It’s ironic that BlackBerry Limited (NASDAQ/BBRY) announced that it was looking at viable strategic alternatives on Monday on the same day speculation grew that rival Apple Inc. (NASDAQ/AAPL) could be looking at launching a much-needed new “iPhone” in September.
So, BlackBerry appears to be throwing in the towel, which, of course, I have said it should have done since the iPhone became the go-to smartphone in the U.S.
BlackBerry CEO Thorsten Heins—once the optimist—appears to be facing reality in light of the market gains in not only Apple but also Samsung and “Android”-based smartphones. BlackBerry’s new line of the “Z10” and “Q10” are good phones, but it’s a case of too little too late. While the Z10 may be technically better than the iPhone, the difference was simply not enough to sway users to give up their iPhones and “Galaxys” (Samsung).
Even on the low end of the smartphone market in the emerging markets, BlackBerry was not faring well and is losing market share to cheap Chinese phone makers ZTE and Huawei Technologies. There’s also speculation that Apple may finally be launching a cheaper version of its iPhone to compete in the low-cost but critical markets in Asia and Latin America. Apple was recently meeting with some of the top mobile-phone providers in China. We can guess why.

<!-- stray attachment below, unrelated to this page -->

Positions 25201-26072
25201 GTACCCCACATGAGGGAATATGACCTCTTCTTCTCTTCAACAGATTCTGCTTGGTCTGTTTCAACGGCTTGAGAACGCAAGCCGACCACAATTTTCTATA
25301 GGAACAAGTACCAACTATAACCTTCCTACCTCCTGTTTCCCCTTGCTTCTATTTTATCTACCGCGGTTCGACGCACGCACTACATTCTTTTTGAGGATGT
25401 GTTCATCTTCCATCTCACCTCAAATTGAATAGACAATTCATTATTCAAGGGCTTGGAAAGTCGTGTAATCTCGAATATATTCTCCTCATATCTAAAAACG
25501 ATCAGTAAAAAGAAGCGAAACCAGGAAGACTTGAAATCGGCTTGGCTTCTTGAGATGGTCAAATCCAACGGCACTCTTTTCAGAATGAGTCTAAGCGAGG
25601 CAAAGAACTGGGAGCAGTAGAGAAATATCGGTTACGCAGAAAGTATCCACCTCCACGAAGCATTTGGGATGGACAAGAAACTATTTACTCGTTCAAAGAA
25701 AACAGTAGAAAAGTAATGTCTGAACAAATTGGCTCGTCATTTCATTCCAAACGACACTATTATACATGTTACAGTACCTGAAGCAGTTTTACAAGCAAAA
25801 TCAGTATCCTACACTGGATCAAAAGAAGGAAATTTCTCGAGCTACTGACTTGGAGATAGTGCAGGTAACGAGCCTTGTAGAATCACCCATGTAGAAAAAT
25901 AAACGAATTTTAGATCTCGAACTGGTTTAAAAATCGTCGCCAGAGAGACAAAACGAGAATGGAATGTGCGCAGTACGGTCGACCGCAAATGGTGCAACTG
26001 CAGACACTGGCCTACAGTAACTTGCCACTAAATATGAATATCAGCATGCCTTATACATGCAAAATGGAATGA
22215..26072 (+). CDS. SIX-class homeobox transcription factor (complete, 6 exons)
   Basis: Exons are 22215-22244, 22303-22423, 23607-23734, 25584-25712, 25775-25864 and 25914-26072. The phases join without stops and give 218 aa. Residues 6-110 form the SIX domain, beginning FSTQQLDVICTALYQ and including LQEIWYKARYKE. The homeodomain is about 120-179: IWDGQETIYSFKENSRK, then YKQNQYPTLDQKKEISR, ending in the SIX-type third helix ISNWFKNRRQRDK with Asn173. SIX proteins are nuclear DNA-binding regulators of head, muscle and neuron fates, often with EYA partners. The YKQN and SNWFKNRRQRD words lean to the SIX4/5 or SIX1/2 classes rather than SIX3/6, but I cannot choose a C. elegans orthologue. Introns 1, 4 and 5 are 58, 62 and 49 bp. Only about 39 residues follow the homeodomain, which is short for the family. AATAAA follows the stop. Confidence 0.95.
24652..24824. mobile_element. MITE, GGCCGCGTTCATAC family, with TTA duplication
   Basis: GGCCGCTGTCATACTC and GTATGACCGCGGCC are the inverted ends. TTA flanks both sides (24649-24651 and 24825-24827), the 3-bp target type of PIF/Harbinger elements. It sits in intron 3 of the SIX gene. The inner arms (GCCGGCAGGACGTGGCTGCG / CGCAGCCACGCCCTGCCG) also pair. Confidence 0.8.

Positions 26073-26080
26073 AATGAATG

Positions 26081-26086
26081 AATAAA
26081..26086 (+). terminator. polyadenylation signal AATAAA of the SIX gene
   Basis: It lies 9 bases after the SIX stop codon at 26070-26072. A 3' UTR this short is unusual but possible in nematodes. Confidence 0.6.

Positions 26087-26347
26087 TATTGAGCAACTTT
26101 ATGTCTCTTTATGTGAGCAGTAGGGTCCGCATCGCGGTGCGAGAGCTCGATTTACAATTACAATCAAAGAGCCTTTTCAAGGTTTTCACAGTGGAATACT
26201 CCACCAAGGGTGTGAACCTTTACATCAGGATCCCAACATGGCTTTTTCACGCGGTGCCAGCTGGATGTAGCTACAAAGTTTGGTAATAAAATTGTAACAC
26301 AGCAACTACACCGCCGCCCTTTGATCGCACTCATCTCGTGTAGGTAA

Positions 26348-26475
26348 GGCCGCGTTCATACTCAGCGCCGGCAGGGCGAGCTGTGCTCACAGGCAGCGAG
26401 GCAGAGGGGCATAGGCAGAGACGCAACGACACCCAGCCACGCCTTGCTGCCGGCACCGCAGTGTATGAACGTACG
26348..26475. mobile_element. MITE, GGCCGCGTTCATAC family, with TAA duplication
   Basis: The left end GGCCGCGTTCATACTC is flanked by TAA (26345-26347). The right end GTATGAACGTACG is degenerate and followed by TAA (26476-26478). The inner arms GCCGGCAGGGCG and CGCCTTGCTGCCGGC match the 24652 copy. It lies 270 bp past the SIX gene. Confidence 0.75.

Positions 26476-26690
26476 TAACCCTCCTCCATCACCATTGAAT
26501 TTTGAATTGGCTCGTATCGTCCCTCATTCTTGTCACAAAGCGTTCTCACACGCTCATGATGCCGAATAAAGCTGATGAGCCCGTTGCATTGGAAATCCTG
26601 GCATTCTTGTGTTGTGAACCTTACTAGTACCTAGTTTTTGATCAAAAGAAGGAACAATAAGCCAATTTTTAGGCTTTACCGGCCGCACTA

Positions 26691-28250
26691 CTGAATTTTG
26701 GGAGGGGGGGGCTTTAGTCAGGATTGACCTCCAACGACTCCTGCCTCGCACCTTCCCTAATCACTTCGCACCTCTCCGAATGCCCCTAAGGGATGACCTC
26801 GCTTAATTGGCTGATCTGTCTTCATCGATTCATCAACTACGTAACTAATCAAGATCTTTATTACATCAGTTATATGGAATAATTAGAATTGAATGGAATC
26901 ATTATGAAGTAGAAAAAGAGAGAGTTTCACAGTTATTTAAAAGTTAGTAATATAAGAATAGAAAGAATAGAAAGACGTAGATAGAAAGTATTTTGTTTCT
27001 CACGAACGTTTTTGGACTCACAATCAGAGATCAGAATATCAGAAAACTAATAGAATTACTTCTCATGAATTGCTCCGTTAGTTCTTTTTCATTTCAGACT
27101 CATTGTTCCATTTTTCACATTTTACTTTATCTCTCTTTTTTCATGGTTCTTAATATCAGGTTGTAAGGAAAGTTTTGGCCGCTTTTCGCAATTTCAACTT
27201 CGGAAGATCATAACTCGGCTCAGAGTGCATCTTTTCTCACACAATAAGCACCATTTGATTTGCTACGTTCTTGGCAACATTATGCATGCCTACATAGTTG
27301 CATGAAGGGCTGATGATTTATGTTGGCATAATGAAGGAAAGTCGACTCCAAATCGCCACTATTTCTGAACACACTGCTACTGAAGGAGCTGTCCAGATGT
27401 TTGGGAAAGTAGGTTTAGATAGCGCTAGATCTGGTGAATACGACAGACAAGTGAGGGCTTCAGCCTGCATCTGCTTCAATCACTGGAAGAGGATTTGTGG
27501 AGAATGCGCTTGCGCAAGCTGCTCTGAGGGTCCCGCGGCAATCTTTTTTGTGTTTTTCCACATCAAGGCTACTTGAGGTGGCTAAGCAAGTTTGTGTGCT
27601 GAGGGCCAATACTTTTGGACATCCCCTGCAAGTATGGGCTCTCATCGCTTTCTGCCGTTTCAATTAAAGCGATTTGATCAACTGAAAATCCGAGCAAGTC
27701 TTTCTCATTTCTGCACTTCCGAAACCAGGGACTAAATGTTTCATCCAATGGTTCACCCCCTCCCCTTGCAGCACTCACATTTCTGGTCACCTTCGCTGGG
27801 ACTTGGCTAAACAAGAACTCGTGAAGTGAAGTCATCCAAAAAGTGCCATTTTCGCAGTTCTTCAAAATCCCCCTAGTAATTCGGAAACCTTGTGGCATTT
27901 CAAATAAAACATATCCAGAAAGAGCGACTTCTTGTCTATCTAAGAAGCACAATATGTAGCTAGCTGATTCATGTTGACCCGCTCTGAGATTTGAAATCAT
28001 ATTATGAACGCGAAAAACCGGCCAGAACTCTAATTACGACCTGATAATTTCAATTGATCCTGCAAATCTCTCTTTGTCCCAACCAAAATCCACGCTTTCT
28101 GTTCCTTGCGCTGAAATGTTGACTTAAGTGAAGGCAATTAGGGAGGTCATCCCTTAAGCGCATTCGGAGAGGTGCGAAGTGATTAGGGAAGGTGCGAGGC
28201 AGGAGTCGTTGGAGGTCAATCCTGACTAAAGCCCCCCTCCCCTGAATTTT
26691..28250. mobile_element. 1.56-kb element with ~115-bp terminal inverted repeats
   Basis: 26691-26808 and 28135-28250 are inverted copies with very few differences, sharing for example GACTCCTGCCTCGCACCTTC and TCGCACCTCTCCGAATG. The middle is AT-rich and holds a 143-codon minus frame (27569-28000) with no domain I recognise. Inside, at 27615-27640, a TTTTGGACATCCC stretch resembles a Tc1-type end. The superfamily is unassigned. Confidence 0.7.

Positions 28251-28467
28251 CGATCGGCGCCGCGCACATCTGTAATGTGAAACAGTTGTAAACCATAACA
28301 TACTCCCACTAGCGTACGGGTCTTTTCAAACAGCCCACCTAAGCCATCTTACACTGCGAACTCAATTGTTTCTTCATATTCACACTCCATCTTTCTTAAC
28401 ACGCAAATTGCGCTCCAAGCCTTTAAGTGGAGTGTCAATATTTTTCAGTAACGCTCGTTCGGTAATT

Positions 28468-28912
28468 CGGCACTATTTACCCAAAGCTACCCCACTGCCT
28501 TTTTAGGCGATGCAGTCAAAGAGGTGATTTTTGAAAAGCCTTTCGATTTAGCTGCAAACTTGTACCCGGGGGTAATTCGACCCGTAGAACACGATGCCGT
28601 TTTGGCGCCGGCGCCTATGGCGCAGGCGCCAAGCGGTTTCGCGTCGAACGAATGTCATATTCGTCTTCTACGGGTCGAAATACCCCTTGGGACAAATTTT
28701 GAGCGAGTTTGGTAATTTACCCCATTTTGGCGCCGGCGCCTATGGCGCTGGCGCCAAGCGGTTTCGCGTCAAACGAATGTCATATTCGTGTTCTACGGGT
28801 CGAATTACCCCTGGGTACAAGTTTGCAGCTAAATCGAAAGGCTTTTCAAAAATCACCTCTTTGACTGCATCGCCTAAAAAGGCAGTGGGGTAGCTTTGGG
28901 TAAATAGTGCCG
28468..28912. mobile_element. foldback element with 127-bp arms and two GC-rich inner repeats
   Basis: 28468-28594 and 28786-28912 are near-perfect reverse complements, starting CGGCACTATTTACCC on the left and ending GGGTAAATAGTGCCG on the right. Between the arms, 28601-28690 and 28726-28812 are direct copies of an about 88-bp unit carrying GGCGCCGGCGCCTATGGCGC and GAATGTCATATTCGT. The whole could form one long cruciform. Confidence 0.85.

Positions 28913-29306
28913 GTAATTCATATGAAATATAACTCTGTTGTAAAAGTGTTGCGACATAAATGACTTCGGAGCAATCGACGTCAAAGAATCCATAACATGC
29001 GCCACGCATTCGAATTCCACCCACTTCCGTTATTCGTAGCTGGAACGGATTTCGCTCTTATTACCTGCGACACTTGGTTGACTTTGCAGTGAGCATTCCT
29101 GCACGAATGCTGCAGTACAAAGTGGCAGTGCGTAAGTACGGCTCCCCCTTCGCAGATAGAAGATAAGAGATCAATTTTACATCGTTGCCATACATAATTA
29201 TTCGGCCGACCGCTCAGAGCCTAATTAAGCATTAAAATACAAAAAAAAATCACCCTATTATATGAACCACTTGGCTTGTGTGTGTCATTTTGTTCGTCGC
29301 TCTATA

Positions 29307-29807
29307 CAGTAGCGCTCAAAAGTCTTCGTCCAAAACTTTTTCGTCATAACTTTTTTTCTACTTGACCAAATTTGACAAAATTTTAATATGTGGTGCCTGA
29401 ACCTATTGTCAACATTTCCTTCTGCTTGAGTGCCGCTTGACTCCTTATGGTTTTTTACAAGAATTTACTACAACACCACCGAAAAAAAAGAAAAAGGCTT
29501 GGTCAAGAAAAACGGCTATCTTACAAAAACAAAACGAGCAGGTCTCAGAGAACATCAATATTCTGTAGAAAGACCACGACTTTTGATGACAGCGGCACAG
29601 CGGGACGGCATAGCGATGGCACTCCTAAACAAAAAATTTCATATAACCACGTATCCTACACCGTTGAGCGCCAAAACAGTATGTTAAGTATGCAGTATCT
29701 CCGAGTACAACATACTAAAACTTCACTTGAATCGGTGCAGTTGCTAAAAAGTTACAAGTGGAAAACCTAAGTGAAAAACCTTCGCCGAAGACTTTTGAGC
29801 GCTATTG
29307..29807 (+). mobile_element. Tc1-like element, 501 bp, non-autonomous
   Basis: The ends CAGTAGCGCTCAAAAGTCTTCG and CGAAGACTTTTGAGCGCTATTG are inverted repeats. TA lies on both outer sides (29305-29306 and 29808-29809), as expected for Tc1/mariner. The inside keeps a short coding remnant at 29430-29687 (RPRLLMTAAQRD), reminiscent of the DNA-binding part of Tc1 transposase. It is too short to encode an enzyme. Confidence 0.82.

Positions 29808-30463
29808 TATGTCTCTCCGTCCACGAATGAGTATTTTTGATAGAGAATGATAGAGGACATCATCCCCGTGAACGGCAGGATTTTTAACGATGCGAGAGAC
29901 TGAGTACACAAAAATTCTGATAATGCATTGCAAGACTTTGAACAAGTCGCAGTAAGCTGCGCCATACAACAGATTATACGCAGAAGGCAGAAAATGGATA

While BlackBerry is dead as a viable investment (the company does have some valuable patents), Apple is now at a critical juncture of its history. You kind of wish the late Steve Jobs were still around. The stock has rallied but remains far below its high of $705.00.
Apple’s chart shows the decline from the peak, but the stock was able to hold at $400.00. The blue oval indicates the breakout from the downtrend, but for the stock to have enough legs to move higher, the company must deliver some fresh news that it can compete globally.
Chart courtesy of www.StockCharts.com
Apple is still king in America, but watch out for Samsung.
What Apple needs to do is to compete with Samsung in the global economy as well as Nokia Corporation (NYSE/NOK) and the other cheap smartphone providers. We are talking about a market with well over a billion users, and that’s huge for any smartphone maker.
If Apple can somehow cut the cost to buy its phone in the emerging markets (read “Whoever Does This First Will Be the Winner in the Smartphone Market”), then it has a chance to become that $1,000 stock that many had expected it to be. It will not be easy, but it is possible.